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Can Rick Perry snatch the New Hampshire primary from Mitt Romney?

A new poll of likely voters in the New Hampshire GOP primary shows Mitt Romney at 36 percent, followed by Rick Perry at 18 percent. It was ‘a strong first showing’ for Mr. Perry, NH Journal said.

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But Perry, in fact, does not need to win the New Hampshire primary. He just needs to do well enough, probably second, and take the fight to more comfortable territory – South Carolina, whose primary follows New Hampshire’s.

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Andy Smith, director of polling at the University of New Hampshire, also attended Perry’s campaign event in Bedford, N.H., on Wednesday morning and agrees Perry wasn’t on his game. But, he adds, voters aren’t paying much attention yet, and won’t for quite some time.

Still, Perry faces two hurdles in New Hampshire.

“Perry is largely unknown here,” says Mr. Smith, whose latest survey (from early July) showed 42 percent of New Hampshire voters didn’t know who he was and an additional 9 percent didn’t know enough to state an opinion. “He has to do something to boost name recognition.”

The other hurdle, Smith says, is more fundamental. The New Hampshire Republican electorate has a more moderate tilt than, say, Iowa’s or South Carolina’s. He classifies about 60 percent of the state’s GOP voters as moderate, and Romney largely has that group to himself. (The other potential contender is former Utah Gov. Jon Huntsman, but he’s still polling in low single digits there.)

Perry is competing for the remaining 40 percent of the vote, but so are Representative Paul, Representative Bachmann, former Pennsylvania Sen. Rick Santorum, businessman Herman Cain, and former House Speaker Newt Gingrich.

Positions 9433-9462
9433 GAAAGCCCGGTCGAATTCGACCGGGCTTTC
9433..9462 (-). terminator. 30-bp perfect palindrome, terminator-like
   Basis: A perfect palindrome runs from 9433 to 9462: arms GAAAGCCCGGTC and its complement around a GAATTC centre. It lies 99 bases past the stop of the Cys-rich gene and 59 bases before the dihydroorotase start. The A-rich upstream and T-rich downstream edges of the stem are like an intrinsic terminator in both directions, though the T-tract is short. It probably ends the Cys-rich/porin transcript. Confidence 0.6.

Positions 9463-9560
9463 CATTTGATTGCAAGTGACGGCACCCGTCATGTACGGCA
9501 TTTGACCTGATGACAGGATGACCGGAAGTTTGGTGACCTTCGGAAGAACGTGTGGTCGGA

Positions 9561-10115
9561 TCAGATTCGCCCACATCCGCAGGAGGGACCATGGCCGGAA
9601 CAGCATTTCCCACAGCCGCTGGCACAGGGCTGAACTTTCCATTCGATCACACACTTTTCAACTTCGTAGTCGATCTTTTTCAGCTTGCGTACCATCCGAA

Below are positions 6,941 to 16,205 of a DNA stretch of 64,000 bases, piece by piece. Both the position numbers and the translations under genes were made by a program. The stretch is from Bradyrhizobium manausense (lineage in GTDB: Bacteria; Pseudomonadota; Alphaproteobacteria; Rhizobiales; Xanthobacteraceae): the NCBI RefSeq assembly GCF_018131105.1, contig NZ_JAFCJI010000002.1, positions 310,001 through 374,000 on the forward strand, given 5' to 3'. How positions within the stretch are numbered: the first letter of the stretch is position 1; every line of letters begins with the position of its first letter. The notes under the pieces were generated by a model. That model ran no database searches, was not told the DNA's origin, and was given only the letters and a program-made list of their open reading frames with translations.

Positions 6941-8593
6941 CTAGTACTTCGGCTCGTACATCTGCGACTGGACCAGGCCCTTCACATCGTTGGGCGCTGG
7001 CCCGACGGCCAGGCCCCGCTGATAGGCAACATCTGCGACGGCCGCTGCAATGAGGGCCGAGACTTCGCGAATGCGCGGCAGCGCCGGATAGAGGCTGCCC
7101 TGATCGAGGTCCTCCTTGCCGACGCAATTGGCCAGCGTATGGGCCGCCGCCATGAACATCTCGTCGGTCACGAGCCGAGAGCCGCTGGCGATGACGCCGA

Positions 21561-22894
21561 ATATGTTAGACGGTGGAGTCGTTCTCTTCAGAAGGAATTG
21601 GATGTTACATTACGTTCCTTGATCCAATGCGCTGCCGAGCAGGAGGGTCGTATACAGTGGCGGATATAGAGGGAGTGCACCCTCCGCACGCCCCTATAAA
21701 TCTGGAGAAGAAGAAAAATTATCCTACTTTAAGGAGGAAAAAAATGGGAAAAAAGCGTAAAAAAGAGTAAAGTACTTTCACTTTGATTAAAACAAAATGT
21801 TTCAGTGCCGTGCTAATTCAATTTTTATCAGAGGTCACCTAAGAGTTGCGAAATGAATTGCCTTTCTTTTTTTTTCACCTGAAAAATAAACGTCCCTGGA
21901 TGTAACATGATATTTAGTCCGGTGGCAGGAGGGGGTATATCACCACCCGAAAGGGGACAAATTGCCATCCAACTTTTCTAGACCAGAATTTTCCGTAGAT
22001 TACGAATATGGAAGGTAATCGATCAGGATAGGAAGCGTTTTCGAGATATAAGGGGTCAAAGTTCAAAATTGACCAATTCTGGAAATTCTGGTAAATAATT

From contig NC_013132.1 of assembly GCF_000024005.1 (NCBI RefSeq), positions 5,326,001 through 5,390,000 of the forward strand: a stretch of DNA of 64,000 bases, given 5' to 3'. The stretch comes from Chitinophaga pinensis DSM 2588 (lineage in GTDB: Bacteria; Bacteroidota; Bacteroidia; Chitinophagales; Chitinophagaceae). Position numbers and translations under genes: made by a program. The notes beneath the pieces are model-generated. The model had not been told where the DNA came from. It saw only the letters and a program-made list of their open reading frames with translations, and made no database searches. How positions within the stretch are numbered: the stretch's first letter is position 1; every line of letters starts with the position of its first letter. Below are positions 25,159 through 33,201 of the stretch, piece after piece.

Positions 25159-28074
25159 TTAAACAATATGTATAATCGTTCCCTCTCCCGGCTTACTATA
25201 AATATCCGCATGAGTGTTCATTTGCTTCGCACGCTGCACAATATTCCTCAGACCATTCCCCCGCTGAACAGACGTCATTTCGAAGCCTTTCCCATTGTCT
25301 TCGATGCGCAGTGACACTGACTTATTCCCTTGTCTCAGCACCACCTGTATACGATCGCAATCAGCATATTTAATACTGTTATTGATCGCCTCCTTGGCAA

Dante Scala, a political scientist at the University of New Hampshire in Durham, says it’s plausible Perry could do well in New Hampshire, but it could require a major time commitment.

“If he’s serious about making New Hampshire part of his equation, then something in the area of 25 to 30 percent [of the primary vote] is within reach,” Mr. Scala says. “That’s a scenario where it’s conceivable he could post a strong second, especially if Bachmann doesn’t move seriously into New Hampshire.”

The new Magellan survey found that Bachmann appeared not to get a bounce in New Hampshire from her victory in the Ames, Iowa, straw poll last Saturday. According to the survey, 84 percent of respondents said the straw poll had no impact on their decision on whom to support.

Bachmann also didn’t do herself any favors in the Granite State when she canceled a two-day visit after the straw poll and traveled instead to South Carolina.


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